Time management and the overall work-life balance protocol was one of the biggest adjustments she needed to make entering college.

“Although I had to have good time management in high school but college so much more is added to your plate that requires the time management skills in planning,” she stated. “The includes classes, practice and any other extracurricular activities as far as leadership or student association.”

The setter, middle blocker and right-side hitter said over time at WAU as a student-athlete she feels like she’s gained even more insight about the game (s). She took some time to assist with coaching basketball as well where she had played center and the power forward positions.

“Adding to the knowledge that I already had, I had to learn to be a better teammate to individuals that come from all different walks of life,” she said. “As a [student] coach I took off from playing basketball to just coach, which is definitely different. I got to see the court from a different perspective. I got to see things that personally as a player I didn’t see and focus on how I could improve or help my players.”

“People often say you can’t see what you’re doing while you’re doing it, which is very true, so as a coach I got to provide a perspective for the players they were on the court and allow them to have better insight.”

Head women’s basketball coach and athletic director, Jered Lyons said Allen has grown into an exceptional leader.

“In her early years she really was a sponge from those that came before her,” Lyons said. “Through the years she has learned to use her voice and lead by example. Her health journey has been remarkable and admirable. It showed her dedication to herself and to the program.”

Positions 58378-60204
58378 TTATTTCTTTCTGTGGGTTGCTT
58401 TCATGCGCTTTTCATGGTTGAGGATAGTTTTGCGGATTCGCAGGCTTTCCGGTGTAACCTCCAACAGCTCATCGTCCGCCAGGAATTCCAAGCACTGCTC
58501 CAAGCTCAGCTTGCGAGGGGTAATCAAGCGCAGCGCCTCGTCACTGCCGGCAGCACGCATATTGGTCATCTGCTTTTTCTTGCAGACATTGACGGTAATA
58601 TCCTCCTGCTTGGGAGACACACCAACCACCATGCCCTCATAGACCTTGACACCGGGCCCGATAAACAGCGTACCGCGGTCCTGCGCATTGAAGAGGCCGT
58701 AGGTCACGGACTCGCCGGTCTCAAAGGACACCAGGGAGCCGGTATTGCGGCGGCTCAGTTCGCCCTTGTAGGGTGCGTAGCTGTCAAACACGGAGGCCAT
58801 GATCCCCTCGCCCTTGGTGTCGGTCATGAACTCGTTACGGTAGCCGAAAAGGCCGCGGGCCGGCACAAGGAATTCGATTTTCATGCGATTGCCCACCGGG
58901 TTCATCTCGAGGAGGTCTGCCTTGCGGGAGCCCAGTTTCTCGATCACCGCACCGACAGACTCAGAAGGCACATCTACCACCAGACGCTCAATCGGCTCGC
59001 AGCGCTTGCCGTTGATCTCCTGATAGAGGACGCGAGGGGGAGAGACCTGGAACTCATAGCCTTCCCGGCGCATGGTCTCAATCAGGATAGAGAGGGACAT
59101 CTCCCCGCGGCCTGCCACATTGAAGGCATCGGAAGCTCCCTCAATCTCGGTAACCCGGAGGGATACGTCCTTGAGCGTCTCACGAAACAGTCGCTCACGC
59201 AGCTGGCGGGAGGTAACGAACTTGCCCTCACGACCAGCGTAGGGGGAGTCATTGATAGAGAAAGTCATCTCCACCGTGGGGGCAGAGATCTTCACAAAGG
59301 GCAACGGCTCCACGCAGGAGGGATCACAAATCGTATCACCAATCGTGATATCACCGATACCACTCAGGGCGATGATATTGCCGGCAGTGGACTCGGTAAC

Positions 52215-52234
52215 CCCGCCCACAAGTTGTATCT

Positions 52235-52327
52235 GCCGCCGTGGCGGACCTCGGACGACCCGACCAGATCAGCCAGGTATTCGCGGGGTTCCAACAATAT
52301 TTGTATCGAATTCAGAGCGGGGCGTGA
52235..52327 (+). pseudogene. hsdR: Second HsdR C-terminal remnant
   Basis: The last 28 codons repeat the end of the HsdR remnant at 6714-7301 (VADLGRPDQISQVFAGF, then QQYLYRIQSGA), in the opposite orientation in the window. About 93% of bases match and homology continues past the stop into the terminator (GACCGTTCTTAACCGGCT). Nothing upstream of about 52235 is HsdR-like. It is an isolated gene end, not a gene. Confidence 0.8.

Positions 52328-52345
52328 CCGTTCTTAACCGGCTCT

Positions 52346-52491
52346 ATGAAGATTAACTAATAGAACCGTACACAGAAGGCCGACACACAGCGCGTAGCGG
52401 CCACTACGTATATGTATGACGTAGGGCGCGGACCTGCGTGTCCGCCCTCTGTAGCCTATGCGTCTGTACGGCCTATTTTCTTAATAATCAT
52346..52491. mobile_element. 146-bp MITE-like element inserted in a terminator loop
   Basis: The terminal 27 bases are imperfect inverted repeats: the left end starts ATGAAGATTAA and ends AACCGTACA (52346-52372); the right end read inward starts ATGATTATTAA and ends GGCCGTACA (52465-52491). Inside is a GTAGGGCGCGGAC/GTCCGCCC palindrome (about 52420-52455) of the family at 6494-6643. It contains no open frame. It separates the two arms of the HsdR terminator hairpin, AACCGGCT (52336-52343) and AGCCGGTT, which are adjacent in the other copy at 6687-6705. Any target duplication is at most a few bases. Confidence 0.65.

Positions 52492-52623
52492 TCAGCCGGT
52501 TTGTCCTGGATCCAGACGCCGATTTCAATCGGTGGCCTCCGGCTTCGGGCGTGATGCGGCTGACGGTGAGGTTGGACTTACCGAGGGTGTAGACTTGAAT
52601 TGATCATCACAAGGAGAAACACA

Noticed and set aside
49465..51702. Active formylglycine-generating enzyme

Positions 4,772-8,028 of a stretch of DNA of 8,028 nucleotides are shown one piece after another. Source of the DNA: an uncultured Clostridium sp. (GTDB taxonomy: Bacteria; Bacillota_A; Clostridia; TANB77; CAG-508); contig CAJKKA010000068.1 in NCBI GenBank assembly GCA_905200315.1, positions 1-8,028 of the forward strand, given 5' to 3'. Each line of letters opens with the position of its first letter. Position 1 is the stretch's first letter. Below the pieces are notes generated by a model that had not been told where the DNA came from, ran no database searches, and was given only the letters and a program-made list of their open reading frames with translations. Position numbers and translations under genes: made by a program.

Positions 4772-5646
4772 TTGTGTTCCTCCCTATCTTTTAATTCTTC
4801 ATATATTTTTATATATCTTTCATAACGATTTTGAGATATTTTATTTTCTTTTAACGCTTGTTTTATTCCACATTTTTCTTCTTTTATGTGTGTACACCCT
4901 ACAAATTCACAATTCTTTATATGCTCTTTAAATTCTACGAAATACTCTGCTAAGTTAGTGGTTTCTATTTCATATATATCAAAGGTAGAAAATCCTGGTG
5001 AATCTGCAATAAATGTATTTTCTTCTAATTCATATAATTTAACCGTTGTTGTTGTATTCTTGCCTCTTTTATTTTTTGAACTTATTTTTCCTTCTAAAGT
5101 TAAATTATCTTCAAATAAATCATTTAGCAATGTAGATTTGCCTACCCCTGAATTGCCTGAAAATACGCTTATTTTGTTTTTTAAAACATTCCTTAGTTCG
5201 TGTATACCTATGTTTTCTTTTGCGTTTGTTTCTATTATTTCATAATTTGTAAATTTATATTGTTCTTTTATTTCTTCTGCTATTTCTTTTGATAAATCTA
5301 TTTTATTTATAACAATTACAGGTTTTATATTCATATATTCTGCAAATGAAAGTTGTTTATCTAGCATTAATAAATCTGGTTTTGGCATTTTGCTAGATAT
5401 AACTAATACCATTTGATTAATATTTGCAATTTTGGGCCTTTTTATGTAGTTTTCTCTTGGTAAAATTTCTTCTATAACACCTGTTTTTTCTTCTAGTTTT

Allen has assisted the team to a current record of 17-7 [women’s basketball] and the No. 3 seed of the Continental Athletic Conference that will be held in Lawrence, Kansas next week.  

“She will leave an incredible mark on those that follow in her footsteps,” Lyons said of Allen. “She is action oriented; she relates well with everyone. Ana will do big things in whatever she chooses to do next. I’m glad that we played a small part in her growth.”

Allen also overcame obstacles off of the court with the untimely death of her mother in 2021, which she said was one of the hardest things she’s ever had to go through. She was suddenly thrust into making lasting decisions.

“Taking the break from basketball was a really hard time, but it was a time that was necessary for me to focus on my self and on playing volleyball as well. I got to enjoy another sport that I love, but the pandemic definitely not only touched me but it was definitely a tough time for a lot of people and going to school online and not being interactive with your classmates or teachers [was tough].

“It was definitely a different style of learning that I wasn’t used to, so there was a different element of learning but I got through it.”

Allen and the Shock traveled to Midtown East Manhattan over the weekend to take on Berkeley College.

Lyons stated he’s looking forward to the CAC Women’s Basketball Championship Tournament that will take place Friday, February 24 when the Shock (17-7, 5-1) take on sixth-seeded Florida National (9-10) in the quarterfinals at Haskell Indian Nations University.  

The 2023 championship tournament will be the Shock’s fifth consecutive appearance, the most in school history.